All you need is love and … a cute flower girl.

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Photo via: weddbook.com

Flower girls are cute, we all know that. Choosing  to include a flower girl  is a great way to include either your own daughter, family member or some-one who is close to you’s child. And of course you don’t have to have a flower girl or girls (as is sometimes the case) especially if you are budget conscious, as adding extra people into the bridal party, makes for extra cost.

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Photo via: youtube

There are a few things you are going to want to think over before choosing your  flower girl.

  • Age – yes, babies look delicious all dressed up, and definitely get a cute factor dialled up when they come down the aisle, but generally they can’t walk, so will need someone to hold them, do you have that someone? and will said child behave itself during the ceremony, and do you have an exit strategy for if they don’t?
  • Practice – little people need to have a rehearsal! They need to know where they are going to walk from and then to, and then where are they going to stand after they do the walking from and to, will they go to grandma, or mum or dad, and where will that person be seated? It is very very common for little people to freak out when they realise everyone is looking at them, so have a strategy for what to do if that happens, perhaps they could walk with a bridesmaid.
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Photo via: weddingelation.com
  • Combo – little people do better if they have a partner, either the ring bearer or another flower girl, it will help them feel less nervous, so feel free to combo them up.
  • Processional – I always place the ring bearer and flower girl after the bridesmaids, and just before the bride (they are essentially sprinkling those rose petals for the bride to walk upon, not the bridesmaids) and this also helps because then they know where they are walking to, because the bridesmaids are already in place. Tip – always leave a bigger gap between the flower girls and the bride, everyone will be ‘ohhhing and aahhing’ over the cuties, and totally miss the bride’s entrance.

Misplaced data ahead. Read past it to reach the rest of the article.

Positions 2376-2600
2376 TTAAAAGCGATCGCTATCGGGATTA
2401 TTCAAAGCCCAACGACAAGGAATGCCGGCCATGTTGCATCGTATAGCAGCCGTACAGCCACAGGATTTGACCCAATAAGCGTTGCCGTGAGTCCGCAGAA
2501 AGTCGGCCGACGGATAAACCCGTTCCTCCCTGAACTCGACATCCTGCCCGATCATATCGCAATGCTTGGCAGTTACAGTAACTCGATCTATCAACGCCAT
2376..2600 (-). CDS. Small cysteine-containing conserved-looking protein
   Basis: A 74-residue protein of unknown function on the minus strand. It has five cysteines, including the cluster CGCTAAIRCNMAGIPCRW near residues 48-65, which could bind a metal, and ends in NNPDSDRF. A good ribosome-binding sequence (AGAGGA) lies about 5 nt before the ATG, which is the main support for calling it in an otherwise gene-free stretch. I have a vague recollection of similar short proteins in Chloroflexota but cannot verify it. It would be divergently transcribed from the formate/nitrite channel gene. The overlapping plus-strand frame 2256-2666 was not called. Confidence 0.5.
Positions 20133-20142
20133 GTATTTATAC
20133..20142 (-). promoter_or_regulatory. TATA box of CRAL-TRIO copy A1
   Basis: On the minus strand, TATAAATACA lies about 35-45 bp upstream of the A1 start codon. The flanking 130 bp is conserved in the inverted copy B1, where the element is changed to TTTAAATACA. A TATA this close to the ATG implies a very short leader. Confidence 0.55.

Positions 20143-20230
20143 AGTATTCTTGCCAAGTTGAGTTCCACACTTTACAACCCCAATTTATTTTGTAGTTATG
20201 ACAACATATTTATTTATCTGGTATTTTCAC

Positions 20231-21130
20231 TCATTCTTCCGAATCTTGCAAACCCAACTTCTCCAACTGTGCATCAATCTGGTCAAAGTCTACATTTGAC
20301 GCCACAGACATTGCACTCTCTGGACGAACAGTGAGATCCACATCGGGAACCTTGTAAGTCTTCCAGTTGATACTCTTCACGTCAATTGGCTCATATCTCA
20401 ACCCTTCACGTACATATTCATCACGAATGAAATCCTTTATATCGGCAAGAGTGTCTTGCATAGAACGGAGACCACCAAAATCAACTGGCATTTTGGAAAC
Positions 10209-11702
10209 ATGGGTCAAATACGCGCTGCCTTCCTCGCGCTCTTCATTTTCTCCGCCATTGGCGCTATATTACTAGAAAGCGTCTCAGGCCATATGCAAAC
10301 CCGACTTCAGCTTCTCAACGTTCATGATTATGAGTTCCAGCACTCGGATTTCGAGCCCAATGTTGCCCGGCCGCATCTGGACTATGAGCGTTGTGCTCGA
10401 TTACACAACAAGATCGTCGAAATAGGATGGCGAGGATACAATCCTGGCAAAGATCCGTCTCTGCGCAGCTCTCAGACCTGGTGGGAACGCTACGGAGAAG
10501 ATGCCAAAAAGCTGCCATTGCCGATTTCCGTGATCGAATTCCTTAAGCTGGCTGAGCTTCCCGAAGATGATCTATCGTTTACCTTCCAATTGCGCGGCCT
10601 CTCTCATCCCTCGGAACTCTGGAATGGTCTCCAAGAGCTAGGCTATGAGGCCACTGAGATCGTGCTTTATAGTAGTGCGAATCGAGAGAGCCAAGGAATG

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Photo via: blissbysam.com
  • Getting ready – will they get ready with the ‘big girls’ and arrive in the car with them or are they just going to arrive at the venue before the wedding with their parents/grandparents. Leave them getting dressed to the absolute last minute, just before your walk out the door, to save the dress from getting dirty. And don’t forget to factor in things like car-seats.
  • Reception – it is totally acceptable to have the flower girls/ring bearer at the wedding ceremony, and then not include them for the reception, if you are not having children at your wedding, and it gives the parents the night off too.
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Photo via: weddbook.com
  • Importance – make sure the little one knows how important her role is, and where she fits in with the bridesmaids, and how she has to behave.
  • Your own daughter – if you are using your own daughter be prepared to her not to want to sit in her seat, she may even want to wander off and have a look around. Know that she may want to stand with you, especially in between the two of you! In most cases it is just a case of ‘go with it’ it is your child after all, and who is going to have an issue with that. I have done many a wedding with either the bride or groom, having to hold onto their little flower girl. No drama.

And of course your flower girl does not have to be a little girl.

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Photo via: Ashley Elizabeth Photography